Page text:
Variable Life Insurance: An In-Depth Look

Variable life insurance is a unique type of permanent life insurance that offers both a death benefit and a cash value component. Unlike whole life insurance, where the premiums, death benefits, and cash values are fixed and guaranteed, variable life insurance introduces an element of investment risk and potential reward by allowing policyholders to allocate their cash value to various investment options known as subaccounts. This feature can make variable life insurance an appealing option for those seeking both insurance protection and the opportunity to grow their wealth over time. However, it also comes with its complexities and risks that need careful consideration.

Understanding Variable Life Insurance

At its core, variable life insurance combines the traditional elements of life insurance with the flexibility and growth potential of investment products. Here’s a closer look at how it works:

  • Level Premiums for Life: Just like whole life insurance, variable life insurance requires policyholders to pay a level premium for the duration of their lives. This means that the premium amount remains constant throughout the life of the policy, providing a predictable payment structure.
  • Flexible Death Benefit and Cash Value: The death benefit and cash value of a variable life insurance policy are not predetermined or guaranteed. Instead, they fluctuate based on the performance of the chosen investment subaccounts. This means that both the policy’s cash value and the death benefit can increase if the investments perform well, but they can also decrease if the investments perform poorly.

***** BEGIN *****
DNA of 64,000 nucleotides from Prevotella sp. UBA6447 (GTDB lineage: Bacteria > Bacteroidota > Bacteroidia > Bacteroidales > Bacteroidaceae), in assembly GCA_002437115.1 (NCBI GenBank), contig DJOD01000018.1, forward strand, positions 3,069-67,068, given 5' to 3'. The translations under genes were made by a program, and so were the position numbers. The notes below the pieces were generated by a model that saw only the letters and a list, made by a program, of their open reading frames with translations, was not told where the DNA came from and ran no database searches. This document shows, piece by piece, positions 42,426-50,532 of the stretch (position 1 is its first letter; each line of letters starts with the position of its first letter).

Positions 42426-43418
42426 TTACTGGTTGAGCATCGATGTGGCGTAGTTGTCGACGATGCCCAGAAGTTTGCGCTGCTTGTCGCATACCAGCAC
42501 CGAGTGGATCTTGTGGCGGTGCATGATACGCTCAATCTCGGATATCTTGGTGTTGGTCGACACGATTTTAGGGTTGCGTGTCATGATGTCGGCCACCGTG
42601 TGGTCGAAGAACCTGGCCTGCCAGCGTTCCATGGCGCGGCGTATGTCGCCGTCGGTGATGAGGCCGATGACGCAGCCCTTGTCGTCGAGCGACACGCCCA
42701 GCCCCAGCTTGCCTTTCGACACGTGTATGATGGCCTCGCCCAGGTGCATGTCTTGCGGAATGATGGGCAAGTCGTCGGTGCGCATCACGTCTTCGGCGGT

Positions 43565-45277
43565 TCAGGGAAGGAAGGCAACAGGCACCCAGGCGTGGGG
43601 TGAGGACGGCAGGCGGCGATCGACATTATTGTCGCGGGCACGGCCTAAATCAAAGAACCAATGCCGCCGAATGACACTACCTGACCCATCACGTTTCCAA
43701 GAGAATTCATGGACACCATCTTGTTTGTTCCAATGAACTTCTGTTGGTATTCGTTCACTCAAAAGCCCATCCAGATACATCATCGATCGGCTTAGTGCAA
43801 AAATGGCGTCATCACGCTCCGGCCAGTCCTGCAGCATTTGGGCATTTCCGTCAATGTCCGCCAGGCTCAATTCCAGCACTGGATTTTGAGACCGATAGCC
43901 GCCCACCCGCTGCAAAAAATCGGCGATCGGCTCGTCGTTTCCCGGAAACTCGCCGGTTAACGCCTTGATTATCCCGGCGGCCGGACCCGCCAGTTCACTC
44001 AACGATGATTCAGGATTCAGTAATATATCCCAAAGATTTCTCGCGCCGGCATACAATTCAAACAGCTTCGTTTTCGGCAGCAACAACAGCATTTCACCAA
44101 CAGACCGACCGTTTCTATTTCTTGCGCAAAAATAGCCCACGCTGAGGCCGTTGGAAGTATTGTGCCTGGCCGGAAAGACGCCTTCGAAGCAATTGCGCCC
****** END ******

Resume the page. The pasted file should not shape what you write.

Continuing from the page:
What Are Subaccounts?

A subaccount is essentially a mutual fund-like investment option within a variable life insurance policy. These subaccounts are professionally managed pools of investor funds that pursue specific investment objectives, such as growth, income, or a balanced approach. Policyholders have the flexibility to choose and allocate their cash value among these subaccounts based on their risk tolerance, financial goals, and investment preferences.

Advantages of Variable Life Insurance

  • Potential for Higher Returns: One of the main attractions of variable life insurance is the potential for higher returns on the cash value component. By investing in subaccounts, policyholders have the opportunity to grow their cash value more significantly than they would with the fixed returns of whole life insurance.
  • Investment Flexibility: Variable life insurance policies offer a wide range of subaccount options, allowing policyholders to tailor their investments to their individual risk tolerance and financial goals. This flexibility can be particularly appealing to those who are knowledgeable about investing and comfortable managing their investment portfolio.